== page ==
Published: March 16, 2020

The Growing Movement For Housing Justice

“Having a safe, quality, affordable home was the necessary foundation to allow me to be who I am today,” Celeste Scott, an organizer with the organization Pittsburgh United told a crowd gathered outside the Department of Housing and Urban Development (HUD) last week. “I am proud of my public housing upbringing. That upbringing allows me to stand here today,” she explained. Scott was one of over 100 grassroots housing justice leaders, organizers, and advocates from across the country who gathered at HUD to release the Housing Justice National Platform and hand a copy to Secretary Ben Carson’s office. The platform and action were in response to the ongoing housing crisis impacting households of all income levels across the country.  

Just over a decade after the foreclosure crisis turned millions of homeowners into renters and wiped out over half the wealth of Black and Latinx communities, a new crisis of renter instability and unaffordability has emerged. Today, nearly 40 million families are being charged more than a third of their income just to keep a roof over their heads.

Despite housing being a basic human need, America’s housing market is built upon a foundation of discriminatory policies and practices—from the theft of land to redlining to over-taxing households to predatory lending—that have made achieving or maintaining homeownership especially difficult for Black households.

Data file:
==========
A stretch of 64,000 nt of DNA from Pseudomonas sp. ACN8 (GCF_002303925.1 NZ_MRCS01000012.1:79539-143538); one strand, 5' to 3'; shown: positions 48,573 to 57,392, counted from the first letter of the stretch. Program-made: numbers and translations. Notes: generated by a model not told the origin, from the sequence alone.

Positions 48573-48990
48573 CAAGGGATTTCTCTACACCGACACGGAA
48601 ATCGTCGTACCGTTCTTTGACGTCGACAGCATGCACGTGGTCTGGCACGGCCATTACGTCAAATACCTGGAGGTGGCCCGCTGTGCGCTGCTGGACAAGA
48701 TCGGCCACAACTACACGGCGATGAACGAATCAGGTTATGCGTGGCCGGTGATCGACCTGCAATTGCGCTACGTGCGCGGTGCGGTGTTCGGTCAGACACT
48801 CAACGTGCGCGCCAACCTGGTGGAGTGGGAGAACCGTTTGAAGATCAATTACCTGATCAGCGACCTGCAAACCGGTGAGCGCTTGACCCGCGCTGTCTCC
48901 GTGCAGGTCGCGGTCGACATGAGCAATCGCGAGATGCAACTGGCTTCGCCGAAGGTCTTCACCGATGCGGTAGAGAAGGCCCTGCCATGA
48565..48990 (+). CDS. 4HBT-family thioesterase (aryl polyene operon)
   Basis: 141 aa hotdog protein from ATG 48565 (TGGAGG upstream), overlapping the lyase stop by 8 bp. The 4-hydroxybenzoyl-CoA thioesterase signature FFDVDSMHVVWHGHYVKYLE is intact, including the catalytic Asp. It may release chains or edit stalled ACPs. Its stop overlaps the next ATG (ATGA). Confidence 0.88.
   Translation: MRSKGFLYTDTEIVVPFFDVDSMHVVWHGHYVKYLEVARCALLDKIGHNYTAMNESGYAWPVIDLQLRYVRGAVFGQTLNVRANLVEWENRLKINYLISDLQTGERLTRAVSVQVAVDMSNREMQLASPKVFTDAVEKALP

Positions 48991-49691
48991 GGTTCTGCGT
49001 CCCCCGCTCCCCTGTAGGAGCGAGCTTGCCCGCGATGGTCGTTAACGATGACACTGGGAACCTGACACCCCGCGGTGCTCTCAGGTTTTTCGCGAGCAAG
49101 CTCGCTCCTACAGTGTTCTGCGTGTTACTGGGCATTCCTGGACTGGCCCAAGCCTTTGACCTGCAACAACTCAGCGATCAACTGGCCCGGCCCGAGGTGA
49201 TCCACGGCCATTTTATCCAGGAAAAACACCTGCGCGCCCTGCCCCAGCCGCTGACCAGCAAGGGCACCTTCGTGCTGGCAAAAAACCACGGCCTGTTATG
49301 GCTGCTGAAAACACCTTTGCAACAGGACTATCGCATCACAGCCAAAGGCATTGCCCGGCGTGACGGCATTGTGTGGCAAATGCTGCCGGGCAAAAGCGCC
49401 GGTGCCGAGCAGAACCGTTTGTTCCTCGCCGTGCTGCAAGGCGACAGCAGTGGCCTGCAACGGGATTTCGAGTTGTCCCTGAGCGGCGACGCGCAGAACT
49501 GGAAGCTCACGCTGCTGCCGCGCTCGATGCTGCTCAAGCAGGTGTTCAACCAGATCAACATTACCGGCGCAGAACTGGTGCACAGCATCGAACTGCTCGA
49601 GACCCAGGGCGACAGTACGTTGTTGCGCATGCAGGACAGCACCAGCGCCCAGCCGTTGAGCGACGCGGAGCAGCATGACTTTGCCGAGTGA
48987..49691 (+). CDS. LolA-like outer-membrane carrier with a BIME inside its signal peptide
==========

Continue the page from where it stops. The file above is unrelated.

As a result, Black families have less than 10% of the wealth of white families, and Black homeownership rates are at a 50-year low as redlining and housing discrimination continue. Despite this, the Trump Administration is actively working to dismantle measures to fight housing discriminationestablished through the Civil Rights Act and finalized under the Obama administration.

“In the South, our communities have been built on the exploitation of natural resources and the resources of Black and Brown communities,” Trenise Bryant, an advocate with the Miami Workers Center, explained to the crowd. “We need HUD to stop attacking our fair housing laws and regulations, and take seriously their mission and mandate to make every community breakdown and end barriers to full inclusion.”

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Source: Essence

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